So what was the question?

Does having more products available online equal more sales?

The thing is I was being serious in my reply and to share with you, we need a little story.

Intrigued? Read on…

 

The Direct Answer

The question was “Does having more products available online equal more sales?” and from experience the answer is simply “yes”.

If we look at Amazon then there is no price difference between having 1 item and 1,000,000 items listed if you have a Amazon Pro merchant account for a flat £25+VAT. With eBay if you have more than 6000 listings, then you should be on the anchor shop subscription level and you get free listings too (see here for why) and for websites… well that is really down to the tech behind the site being able to cope.

The Real Answer

If the answer is a plain “yes”, but what on earth does this have to do with kisses?

Well that needs a little story to explain it. Between the ages of 19 & 21 I completely missed the drug scene and instead we used to just get drunk and chat up women. Not being a huge sports fan, that was to all intents and purposes “our sport”. One night we decided to mix things up a bit and instead just  to “cut to the chase” and ask the simple question:

Do you fancy a snog?

Then round robin the entire bar or club that we were in until receiving the answer “yes. Crudely put, the law of averages just worked and unbelievably we never got slapped once either.

Now we just didn’t ask the question with no sense of style, we mixed things up.

This could be the entrance to the group of the unsuspecting, by sliding in to the chosen party or following up with the cheesiest of grins or just a tongue & cheek smirk and waiting for the response (silence with friendly smirk/smile worked best if you fancy trying this yourself). There was only ever two outcomes, yes or no. And even no wasn’t a point blank no, it was an entrance and opened up the conversation, so we were winners all-round (and at worst we got the piss taken out of us).

So how does this relate to more products?

If you don’t ask you cannot be told “yes or no”. This directly applies to making products available online. If you don’t make inventory you have available for sale, then how on earth can you make a sale?

The reason why we were never slapped was simple, we flirted at the same time. We weren’t butting in and not following up with a “follow up” of some form. We were making a light hearted gesture that sometimes got results.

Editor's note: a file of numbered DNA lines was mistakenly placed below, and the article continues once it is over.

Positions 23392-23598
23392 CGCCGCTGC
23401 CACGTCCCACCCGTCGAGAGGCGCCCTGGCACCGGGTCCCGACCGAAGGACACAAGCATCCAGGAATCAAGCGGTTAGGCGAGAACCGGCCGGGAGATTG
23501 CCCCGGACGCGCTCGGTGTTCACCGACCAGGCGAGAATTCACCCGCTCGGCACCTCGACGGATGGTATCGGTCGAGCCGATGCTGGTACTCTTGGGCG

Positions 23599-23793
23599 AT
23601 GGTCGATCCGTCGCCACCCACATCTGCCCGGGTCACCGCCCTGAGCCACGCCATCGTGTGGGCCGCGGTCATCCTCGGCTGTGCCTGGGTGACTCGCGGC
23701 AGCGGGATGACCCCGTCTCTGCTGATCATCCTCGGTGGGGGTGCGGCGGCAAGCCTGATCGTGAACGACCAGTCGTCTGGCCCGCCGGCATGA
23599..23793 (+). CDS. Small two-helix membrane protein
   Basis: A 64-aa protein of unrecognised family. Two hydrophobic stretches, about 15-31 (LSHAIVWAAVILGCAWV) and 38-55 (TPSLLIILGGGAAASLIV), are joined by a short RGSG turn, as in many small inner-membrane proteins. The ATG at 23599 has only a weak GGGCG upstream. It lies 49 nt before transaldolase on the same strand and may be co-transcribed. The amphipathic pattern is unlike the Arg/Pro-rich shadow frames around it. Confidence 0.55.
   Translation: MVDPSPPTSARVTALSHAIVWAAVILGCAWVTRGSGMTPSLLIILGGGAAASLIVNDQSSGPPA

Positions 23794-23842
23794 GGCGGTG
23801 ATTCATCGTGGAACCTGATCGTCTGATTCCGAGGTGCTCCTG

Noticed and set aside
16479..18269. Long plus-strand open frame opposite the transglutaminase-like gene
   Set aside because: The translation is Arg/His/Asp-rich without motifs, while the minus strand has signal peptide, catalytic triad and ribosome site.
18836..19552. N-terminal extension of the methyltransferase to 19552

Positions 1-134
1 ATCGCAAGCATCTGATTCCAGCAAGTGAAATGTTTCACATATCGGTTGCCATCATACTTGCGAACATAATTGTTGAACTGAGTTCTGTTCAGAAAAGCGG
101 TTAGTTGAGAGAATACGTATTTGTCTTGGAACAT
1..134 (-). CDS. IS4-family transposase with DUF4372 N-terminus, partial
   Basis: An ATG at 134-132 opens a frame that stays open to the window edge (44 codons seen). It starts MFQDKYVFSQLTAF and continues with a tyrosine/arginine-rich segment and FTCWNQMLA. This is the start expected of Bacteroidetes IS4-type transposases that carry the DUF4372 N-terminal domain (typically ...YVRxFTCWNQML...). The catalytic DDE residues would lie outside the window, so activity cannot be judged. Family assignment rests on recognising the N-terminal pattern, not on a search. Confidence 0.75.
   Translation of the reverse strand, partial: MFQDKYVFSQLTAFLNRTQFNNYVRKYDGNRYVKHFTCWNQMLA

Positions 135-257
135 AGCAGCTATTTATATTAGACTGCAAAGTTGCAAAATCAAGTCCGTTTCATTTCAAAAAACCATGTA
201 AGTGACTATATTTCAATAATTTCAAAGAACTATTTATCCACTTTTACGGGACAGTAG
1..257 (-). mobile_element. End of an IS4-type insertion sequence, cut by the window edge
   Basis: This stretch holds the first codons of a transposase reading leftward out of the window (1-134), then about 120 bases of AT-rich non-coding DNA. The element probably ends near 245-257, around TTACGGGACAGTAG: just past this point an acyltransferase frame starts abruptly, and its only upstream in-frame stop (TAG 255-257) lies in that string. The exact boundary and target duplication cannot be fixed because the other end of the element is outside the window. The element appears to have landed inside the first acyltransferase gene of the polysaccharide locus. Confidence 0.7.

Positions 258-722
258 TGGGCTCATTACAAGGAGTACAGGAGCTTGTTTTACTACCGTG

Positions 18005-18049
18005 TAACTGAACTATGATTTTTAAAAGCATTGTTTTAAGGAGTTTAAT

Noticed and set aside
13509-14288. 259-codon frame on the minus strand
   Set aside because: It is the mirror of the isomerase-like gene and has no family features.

When it comes to products, if we put up the barest of listings then our chances are still better than not having that item listed at all, but we can at least one a few extra steps and provide that tongue & cheek smile and provide:

  • Semi decent titles of products so that they can at least be found in the first place
  • Add in an image that is more than a thumbnail
  • Do our best to document the item with the information we have available
  • Bolster this with a half decent listing template
  • Cross promote our other products
  • And have accurate pricing

Now you maybe concerned about being uncompetitive with the pricing and that is a fair point, but at least we had the item listed and gave the buyer opportunity to make the purchase (this is comparable to flirting with the potential customers). After all if it means that the customer then gets a combined postage discount and a single delivery, they might just take it and that ultimately means more money for you.

Now before you leave this page thinking that I’m a just a womaniser, if we don’t ask, we won’t get.

That worked for us and opened up untold amounts of conversations we would never have had. When we compare this to making more products available for sale online, the same is true. Even if the browsing buyer ends up not buying a the product that they found us by in the first place, they weren’t looking at someone else’s and we’ve just introduced them to our business  and gave them the opportunity to say no.

Start more comnversations, take more rejections, just make more products available for sale, the worst they can do is just click away, but at least they met you and you got to say hello.

Matt

How Much Did eBay & Amazon Spend on Google Advertising in 2011?

While researching for an article working I’m working on in relation to Google Adwords and the eBay & Amazon marketplaces, I came across the info-graphic below and I’ve got to share!

The numbers are just unreal

In 2011:

  • eBay spent $42.8 million
  • Amazon spent $55.2 million

On Google advertising in one year.

Yes, in one year!!!

Question: How much did you spend on Google Adwords last year?

Was it £0, £10, £1000? You can let me know in the comments at the bottom

Googles Earnings Breadown for 2011

Googles Earnings Breadown for 2011